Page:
Data Modeling Standards and Guidelines

Logical data models and database models are essential components of technology today. The following lists data modeling standards and guidelines in addition to outlining some data modeling principles.

Conceptual Data Modeling (CDM)

  • CDM consists of data entities and their relationships.
  • CDM describes key business information by subject area from a data perspective.
  • CDM should be divided into subject areas of manageable size. In practical terms, this means a model usually has between 4 and 15 entities per subject area.
  • Every subject area must have a unique title.

Logical Data Modeling (LDM) Standards and Guidelines

  • A corresponding logical data model also has associative classes to resolve many-to-many relationships, is fully attributed, and is normalized to Third Normal Form (3NF).
  • If a CDM was used as a foundation for adding details to develop a logical data model, then the non-specific relationship line between entities will be replaced with identifying or non-identifying relationships.
  • A LDM also shows all native (that is, non-foreign key) primary key attributes and non-key attributes in the attribute area.
  • A fully attributed logical data model will be in Third Normal Form (3NF). This means that each entity instance has exactly one unique record. All non-key attributes fully depend on primary key attributes, and no non-key attributes depend on any other non-key attributes.
  • Depending on the particular logical data modeling methodology and tool used, there are a number of acceptable ways to indicate cardinality or multiplicity on the ends of relationships between two equally important entities.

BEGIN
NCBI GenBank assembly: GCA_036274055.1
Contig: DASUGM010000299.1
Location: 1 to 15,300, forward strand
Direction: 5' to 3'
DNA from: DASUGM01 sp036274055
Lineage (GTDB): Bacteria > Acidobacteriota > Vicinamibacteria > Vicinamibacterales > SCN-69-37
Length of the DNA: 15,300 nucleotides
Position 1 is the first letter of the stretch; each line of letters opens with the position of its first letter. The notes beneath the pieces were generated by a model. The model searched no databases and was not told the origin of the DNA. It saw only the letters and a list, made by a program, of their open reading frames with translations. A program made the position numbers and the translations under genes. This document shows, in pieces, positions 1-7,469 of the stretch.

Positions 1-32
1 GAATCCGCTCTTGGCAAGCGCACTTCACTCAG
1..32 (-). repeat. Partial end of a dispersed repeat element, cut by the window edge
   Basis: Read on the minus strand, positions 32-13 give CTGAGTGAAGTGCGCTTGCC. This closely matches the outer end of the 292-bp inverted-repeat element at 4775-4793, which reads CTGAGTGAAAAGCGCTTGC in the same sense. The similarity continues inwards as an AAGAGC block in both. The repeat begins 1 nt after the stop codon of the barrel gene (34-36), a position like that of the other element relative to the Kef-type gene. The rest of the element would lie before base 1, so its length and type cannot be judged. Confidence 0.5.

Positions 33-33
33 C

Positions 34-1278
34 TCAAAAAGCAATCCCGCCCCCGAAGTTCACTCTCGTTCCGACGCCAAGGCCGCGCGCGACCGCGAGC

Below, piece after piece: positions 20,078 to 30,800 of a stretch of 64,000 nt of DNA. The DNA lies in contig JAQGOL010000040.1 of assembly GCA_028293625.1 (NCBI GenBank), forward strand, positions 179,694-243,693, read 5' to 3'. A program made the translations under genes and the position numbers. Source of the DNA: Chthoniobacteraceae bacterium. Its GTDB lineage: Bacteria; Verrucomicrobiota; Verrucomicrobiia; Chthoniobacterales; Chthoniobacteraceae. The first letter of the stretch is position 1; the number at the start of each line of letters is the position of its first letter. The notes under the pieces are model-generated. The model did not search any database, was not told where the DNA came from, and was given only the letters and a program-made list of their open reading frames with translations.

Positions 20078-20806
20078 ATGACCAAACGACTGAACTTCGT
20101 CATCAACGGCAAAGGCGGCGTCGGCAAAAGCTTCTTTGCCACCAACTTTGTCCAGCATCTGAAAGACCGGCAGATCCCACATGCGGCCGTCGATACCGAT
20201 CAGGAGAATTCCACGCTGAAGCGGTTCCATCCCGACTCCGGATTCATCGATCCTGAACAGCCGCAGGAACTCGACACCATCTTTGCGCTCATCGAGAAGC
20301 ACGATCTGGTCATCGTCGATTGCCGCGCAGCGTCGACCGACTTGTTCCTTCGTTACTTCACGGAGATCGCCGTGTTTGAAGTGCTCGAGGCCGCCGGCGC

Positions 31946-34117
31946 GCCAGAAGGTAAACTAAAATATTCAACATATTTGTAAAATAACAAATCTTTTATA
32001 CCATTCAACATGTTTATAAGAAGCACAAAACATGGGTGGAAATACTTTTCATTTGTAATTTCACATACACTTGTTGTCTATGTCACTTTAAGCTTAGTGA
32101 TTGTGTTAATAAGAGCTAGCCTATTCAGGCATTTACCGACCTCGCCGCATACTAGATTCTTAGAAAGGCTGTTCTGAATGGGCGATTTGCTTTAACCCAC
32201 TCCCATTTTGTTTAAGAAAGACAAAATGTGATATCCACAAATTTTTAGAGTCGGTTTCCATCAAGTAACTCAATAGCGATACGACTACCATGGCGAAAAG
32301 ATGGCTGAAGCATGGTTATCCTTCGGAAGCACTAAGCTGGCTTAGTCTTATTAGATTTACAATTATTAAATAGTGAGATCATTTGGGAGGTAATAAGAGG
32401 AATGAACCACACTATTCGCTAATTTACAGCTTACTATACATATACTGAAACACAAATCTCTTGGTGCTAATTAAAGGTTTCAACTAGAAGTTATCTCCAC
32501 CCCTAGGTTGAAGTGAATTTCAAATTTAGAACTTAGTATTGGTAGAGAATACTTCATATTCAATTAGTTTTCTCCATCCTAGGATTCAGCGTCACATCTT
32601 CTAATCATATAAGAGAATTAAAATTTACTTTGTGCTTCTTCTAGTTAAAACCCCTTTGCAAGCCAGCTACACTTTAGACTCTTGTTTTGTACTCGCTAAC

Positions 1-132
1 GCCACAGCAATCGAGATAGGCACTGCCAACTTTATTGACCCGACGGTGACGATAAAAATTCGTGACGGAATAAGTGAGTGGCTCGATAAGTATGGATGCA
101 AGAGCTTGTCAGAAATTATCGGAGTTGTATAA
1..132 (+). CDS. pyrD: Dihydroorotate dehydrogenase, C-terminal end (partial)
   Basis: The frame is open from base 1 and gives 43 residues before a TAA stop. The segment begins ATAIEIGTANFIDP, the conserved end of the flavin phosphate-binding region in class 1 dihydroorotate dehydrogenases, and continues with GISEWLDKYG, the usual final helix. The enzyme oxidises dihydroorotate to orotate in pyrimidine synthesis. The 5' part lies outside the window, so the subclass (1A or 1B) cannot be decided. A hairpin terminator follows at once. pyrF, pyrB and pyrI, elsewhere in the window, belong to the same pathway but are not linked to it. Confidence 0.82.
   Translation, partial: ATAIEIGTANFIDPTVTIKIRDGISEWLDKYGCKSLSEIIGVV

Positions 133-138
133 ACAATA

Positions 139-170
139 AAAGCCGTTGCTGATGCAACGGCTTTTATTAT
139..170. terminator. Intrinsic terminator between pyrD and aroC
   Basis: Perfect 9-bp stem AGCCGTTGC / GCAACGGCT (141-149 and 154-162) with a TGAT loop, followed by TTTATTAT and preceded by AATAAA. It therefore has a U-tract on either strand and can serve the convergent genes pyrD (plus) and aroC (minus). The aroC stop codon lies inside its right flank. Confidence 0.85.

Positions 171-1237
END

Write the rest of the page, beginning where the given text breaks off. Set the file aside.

Physical Data Model (PDM) Standards and Guidelines

  • Designate a unique primary key column for every table.
  • Each column name should contain all of the elements of the logical attribute from which it was derived, but should be abbreviated to fit within the maximum length.
  • Do not use hyphens in table or column names because some programming languages interpret hyphens as subtraction operators.
  • Implement table and column names in a way that is supported by all target DBMS tools.
  • The physical model will assign lengths and data types to all columns. Data types should be specific to the target DBMS tool.
  • The physical data model will, at a minimum, provide examples of possible values for identifier, indicator, and code columns.
  • A certain amount of demoralization is usually necessary when implementing the physical data model.
  • Estimate the expected storage requirements for each table based on the size of each row, expected growth, number of rows, and archiving requirements.
  • Understand the capabilities of the specific database product. Performance improvements may be realized by taking advantage of features such as clustered indices, caching, and index optimization.

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